Another talk, two years later, on the 18th (some sources suggest it was the 19th and it should have been mention last time) is a questions and answers session that was part of a “One Man Brains Trust” held at the Electric and Musical Industries Christian Fellowship in Hayes, Middlesex. “Answers to Questions on Christianity” was first published by the organization in 1944 and after his death in God in the Dock. While the talk was given before a lay audience, they were individuals working in Industry and so Lewis opened with comments noting “Christianity does not replace the technical.” In reply to a question of obtaining happiness Lewis humorously replies “the religion of worshipping oneself is the best” (though it is short-lived).

On Three Ways of Writing for ChildrenThen, on the 29th in 1952, Lewis spoke before another audience. This time it was part of the meeting of the Library Association at Bournemouth. “On Three Ways of Writing for Children” is best found in On Stories and it’s curious to note that it was given before all seven Narnia stories had been published. Since that time, Lewis’s fame in children’s literature has risen to greater heights. We find Lewis suggesting two good, of three possible ways, to write for children. The bad way is to give kids what you think they want. One of the better motivations is to write “a children’s story because a children’s story is the best art-form for something you have to say.” Also within the talk Lewis defends the use of fantasy in stories for kids. Learn more about what Lewis said from an essay chat I did with Brenton Dickieson.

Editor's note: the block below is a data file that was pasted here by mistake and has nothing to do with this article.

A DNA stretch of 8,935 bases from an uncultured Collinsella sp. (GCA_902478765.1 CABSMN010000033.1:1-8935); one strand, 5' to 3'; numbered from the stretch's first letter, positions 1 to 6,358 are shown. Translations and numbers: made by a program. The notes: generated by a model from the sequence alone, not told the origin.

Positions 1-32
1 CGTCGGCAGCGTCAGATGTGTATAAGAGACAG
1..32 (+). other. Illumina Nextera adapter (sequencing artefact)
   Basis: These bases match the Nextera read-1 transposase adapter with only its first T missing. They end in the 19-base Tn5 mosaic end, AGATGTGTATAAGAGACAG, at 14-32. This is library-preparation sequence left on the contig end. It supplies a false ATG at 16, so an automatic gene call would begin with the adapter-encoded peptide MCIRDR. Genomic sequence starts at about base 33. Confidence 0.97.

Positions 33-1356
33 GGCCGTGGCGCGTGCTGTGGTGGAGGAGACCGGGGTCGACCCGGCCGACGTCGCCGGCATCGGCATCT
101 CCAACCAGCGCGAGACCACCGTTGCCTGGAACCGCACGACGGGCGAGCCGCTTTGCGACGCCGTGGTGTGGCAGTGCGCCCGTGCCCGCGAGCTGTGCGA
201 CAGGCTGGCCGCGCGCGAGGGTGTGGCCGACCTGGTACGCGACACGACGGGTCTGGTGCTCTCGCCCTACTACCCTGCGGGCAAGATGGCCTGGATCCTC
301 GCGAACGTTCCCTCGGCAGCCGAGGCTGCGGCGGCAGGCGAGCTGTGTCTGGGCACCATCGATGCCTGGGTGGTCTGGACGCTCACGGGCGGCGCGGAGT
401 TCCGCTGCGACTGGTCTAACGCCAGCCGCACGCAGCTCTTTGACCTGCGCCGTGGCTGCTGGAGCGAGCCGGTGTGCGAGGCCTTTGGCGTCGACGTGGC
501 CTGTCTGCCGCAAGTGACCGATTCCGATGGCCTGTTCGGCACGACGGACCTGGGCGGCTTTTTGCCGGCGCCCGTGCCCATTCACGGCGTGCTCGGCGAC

Finally, on the 30th in 1953 Lewis read his final paper to the Socratic Club. At the time it was called “Faith and Evidence,” but is known today as “On Obstinacy in Belief” and found in The World’s Last Night. It had also been published in the Autumn 1955 issue of The Sewanee Review. The piece showcases Lewis in his role as apologist and proves he didn’t abandon that aspect of his writing after the infamous debate from 1948 against Elizabeth Anscombe (see post from February 1st – 9th).

A very significant event in Lewis’s personal life occurred this week. On the 23rd in 1956 he was married to Joy Davidman in a civil ceremony (less than a year later he married her again, but in an ecclesiastical ceremony).  This first time Lewis essentially considered Joy to be a friend who, as not a British citizen, but wanting to stay in England, needed a way to legally stay in the U.K. Few individuals were even aware they became married. The biography by Dr. Alister McGrath, C.S. Lewis – A Life, provides some controversial thoughts on the topic.